In spite of the media spin, the bottom line coming out of Catalonia’s elections is that the four separatist parties won a clear majority in parliament, and there will be a referendum on Catalonia’s independence in spite of Madrid’s opposition.
The big winner in the Catalan elections was the Republican Left which is Catalonia’s traditional separatist party. Artur Mas’s CiU is a moderate conservative pro-business party, which some have described as the Catalan equivalent of the Republicans, that only recently jumped on the secessionist bandwagon.
The story of the election is that the conservative CiU lost support to the more radical parties which have benefited from the now legitimized secession fever and who are skeptical of his support for austerity measures:
“As a result, before holding any referendum on independence, Mr. Mas will first have to strike alliances with smaller parties that share his separatist goal, but not his economic and social agenda. After a vote that he had described as “the most significant in the history of Catalonia,” Mr. Mas told supporters that his referendum project was on track, while recognizing his party’s failure to consolidate its grip on power.
“Mas managed to turn separatism into a burning issue, but then ended up being overtaken by more radical parties in this debate and now finds himself in a much harder position to govern Catalonia in a time of crisis,” said Ferran Pedret Santos, a lawyer who was himself elected for the first time Sunday as a Socialist lawmaker.”
I haven’t seen a MSM article yet that notes that the Socialists lost eight seats and the Madrid-backed People’s Party only won one more seat in the Catalan parliament. The CiU lost twelve seats and the Progressive Left picked up eleven seats. The other parties (two of whom support the independence referendum) won the remainder of seats in the 135 member Catalan parliament.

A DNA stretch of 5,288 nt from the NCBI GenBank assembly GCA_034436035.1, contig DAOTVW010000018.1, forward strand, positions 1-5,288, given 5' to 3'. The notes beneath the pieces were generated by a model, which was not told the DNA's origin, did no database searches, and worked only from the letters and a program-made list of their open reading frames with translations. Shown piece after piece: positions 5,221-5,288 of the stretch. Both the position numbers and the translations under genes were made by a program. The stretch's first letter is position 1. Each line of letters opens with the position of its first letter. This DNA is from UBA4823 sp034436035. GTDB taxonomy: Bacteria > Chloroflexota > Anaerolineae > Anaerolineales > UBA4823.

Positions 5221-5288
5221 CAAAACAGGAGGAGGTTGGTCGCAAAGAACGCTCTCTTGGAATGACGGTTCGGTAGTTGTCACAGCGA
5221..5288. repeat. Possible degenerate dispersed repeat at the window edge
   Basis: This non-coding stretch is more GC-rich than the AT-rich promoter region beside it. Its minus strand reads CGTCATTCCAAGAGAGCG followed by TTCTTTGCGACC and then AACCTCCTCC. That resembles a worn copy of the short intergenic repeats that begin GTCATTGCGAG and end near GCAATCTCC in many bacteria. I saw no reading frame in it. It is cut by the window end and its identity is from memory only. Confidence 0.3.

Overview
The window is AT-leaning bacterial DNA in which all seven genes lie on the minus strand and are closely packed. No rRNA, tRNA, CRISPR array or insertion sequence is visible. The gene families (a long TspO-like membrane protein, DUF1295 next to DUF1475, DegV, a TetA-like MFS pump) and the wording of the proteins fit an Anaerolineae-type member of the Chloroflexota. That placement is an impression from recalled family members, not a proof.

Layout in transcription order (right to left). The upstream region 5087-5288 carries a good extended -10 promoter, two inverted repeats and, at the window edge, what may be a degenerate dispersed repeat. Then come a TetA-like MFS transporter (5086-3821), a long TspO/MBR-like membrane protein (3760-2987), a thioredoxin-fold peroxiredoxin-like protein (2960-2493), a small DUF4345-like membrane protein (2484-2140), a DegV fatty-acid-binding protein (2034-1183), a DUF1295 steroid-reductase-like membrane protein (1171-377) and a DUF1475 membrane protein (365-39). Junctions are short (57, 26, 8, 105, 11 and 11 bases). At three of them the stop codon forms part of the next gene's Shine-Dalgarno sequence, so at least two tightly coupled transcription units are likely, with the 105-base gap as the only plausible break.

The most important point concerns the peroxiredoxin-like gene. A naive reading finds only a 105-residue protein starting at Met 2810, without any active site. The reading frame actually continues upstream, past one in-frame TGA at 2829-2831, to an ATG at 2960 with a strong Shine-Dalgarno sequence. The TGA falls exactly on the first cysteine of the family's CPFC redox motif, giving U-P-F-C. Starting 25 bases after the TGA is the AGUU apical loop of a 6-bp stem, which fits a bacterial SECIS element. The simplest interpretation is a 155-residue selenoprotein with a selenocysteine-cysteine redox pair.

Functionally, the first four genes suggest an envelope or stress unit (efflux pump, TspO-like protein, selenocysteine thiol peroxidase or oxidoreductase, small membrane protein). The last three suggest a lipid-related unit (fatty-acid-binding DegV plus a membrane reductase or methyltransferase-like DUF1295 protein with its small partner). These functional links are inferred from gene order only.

Southern Nationalists will be dissecting Catalonia’s precedent in the months ahead: secession is illegal under the Spanish constitution, the Spanish parliament in Madrid has voted to deny Catalonia a referendum on independence, and the Spanish Supreme Court has ruled that secession is illegal. Yet the Catalan Nationalist movement is steaming ahead in spite of these obstacles toward a referendum on independence.
We already know enough about what is going on in Spain to draw some firm tentative conclusions about why the Catalans are succeeding: all this is being driven by the financial crisis within the eurozone, a depression level of youth unemployment, and the debt load in Spain and Catalonia, historical and cultural grievances against Madrid that go back centuries, economic and cultural arguments for secession are dominating the debate, and the movement seems to be dominated by normal people who have connected with a mass constituency.
Maybe Texas could become the American version of Catalonia? You got to think at some point there will be a dollar collapse, a debt crisis, another sharp downturn in the American economy, a California bailout, the Democrats in Congress raising taxes, or any number of things that will continue to piss off the hardworking Anglo-Texans who will watch helplessly as their money flies out of their own pockets only to be redistributed by Washington into SNAP EBT cards and Obama phones and DREAM Acts for illegal aliens and California public employee pensions.
Throw into the mix the fact that Washington refuses to discharge its constitutional obligations and passively allows Mexico to invade Texas. How long will it be before Texans are calculating the value of this Union with the Northeast and West Coast?
Note: When we can put over a million people on the streets with signs that say things like “Dixie is not America” and “Goodbye USA” and “Obama Out of Texas,” then we will have a real “movement.”